to Find the Best Dividend Stocks
With the market for tech and other growth stocks arguably in over-exuberant
territory, this may be a good time to consider dividend-paying stocks.
Since dividend stocks make regular cash payments to shareholders, you can
score a worthwhile return even if the overall market peters out. If the
market stays strong, you’ll probably enjoy share price appreciation plus the
steady dividend income.
Here’s a screen for finding relatively low-risk dividend payers (Screening
is a process for scanning the market for stocks meeting your specific
requirements). It uses the FINVIZ user-friendly free screener that I
introduced in my last column.
Find it from the FINVIZ homepage (finviz.com)
Screener. FINVIZ calls its selection parameters “filters.” On the
Filters bar, select “All” so that you can see all of the available filters
at the same time. Use the associated dropdown menus to select the desired
filter values. Here are the details for my dividend stock screen.
Dividend yield is the next 12 month’s expected dividends divided by the
price you pay for the shares. For instance, the yield would be 10% if you
paid $10 per share for a stock expected to pay dividends totaling $1 over the
next 12-months. I required an “over 4%” yield, which is a lot higher than
banks are paying these days. Try raising that requirement to “over 5%” if
you want to restrict your list to higher yielding stocks.
Not Too Small
Generally, larger companies are safer bets than smaller firms because they
have the product diversity and experience to survive unexpected turns in the
economy. Market capitalization, which is how much you’d have to shell out to
buy all of a firm’s shares is the way most analysts measure company size.
Market-caps range from as low as $50 million to more than $150 billion for
the likes of Google. I specified “over $2 billion,” which limits the field
to “mid-cap” and larger stocks. Try cutting your minimum to “over $300
million if you want to see more stocks.
Profitability measures how efficiently a company uses its assets to generate
earnings. Return on equity, the most widely used profitability gauge,
compares net income to shareholders equity (book value).
If we were looking for high-growth stocks, we’d want to see a minimum 15
percent ROE. However, dividend -paying stocks tend to be slower growers and
I only required “over 10%” for ROE. Try increasing your minimum to “over
15%” if you want to limit your results to the most profitable companies.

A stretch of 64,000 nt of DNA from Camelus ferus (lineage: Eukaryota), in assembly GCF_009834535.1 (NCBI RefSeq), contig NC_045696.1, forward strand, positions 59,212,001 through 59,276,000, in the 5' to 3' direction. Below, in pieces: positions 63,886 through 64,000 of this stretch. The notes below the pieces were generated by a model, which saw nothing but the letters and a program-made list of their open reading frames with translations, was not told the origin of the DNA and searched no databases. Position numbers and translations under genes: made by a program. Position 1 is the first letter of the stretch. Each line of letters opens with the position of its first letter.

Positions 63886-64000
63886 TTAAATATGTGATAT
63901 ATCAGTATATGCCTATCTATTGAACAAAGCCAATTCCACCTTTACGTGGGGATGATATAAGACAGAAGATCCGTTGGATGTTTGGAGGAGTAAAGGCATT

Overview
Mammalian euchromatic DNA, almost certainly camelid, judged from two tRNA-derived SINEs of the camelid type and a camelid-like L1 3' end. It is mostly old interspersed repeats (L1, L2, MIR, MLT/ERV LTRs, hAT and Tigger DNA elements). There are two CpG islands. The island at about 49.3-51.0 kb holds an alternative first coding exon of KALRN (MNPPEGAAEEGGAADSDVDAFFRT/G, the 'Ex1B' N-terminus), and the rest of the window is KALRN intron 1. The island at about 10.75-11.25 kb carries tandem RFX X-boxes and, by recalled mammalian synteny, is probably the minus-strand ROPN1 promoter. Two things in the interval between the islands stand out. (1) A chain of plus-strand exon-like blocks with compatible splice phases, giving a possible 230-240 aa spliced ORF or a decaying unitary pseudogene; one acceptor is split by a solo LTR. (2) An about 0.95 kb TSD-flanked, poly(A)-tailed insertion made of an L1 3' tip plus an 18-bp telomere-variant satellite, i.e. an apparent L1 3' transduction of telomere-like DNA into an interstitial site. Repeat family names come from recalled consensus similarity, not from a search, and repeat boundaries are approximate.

Given the problematic credit markets, low-debt firms are safer than
high-debt companies. That said, most dividend stocks are mature companies
that have built up some debt. Thus, requiring no-debt would rule out most
The debt/equity ratio, which compares total debt to shareholders equity
(assets minus liabilities), is a widely-used debt measure. A zero ratio
indicates no debt, and the higher the ratio, the higher the debt. I required
an “under 0.5” ratio, which equates to moderate debt. Try cutting you
maximum to 0.3 or 0.4 if you want to limit your list to lower debt firms.
Thanks to the huge trading commissions that they generate, institutional
buyers such as mutual funds have more access to market moving information
than individual investors. Thus, if they don’t own a stock, you shouldn’t
either. Institutional ownership, the percentage of a
firm’s shares held by these big players, ranges from 40 percent on up for
in-favor stocks. I specified “over 40%” for institutional ownership.
A stock’s recent share price action tells you a lot about how other
investors view its outlook. Given the recent strong market. The fact that a
stock has gone down instead of up signals added risk.
You can compare the current share price to its moving average (average
closing price of a specified period) to determine whether a stock has
generally been moving up (uptrend) or down. Stocks trading above their
moving average are said to be in uptrends. I used the 200-day (simple)
moving average and required passing stocks to be above the MA.
My screen turned up five stocks, all solid companies and major players in
• Bristol-Meyers Squibb (BMY), a
pharmaceutical maker currently paying a 5.6% dividend yield.
• Genuine Parts (GPC), a replacement auto
parts distributor (4.1%).
• Mattel (MAT), a maker of toys and dolls
• Microchip Technology (MCHP), a
semiconductor chipmaker (4.9%)
• Paychex (PAYX), a payroll service provider
Be aware that all stock screeners sometimes turn up
erroneous dividend data. Verify everything. If you expand your search to include smaller market-cap stocks, you will
probably turn up stocks paying much higher yields. Keep in mind that yields
much above 8% signal high risk.
Consider the results of any screen, including this one, as candidates for
further research, not a buy list.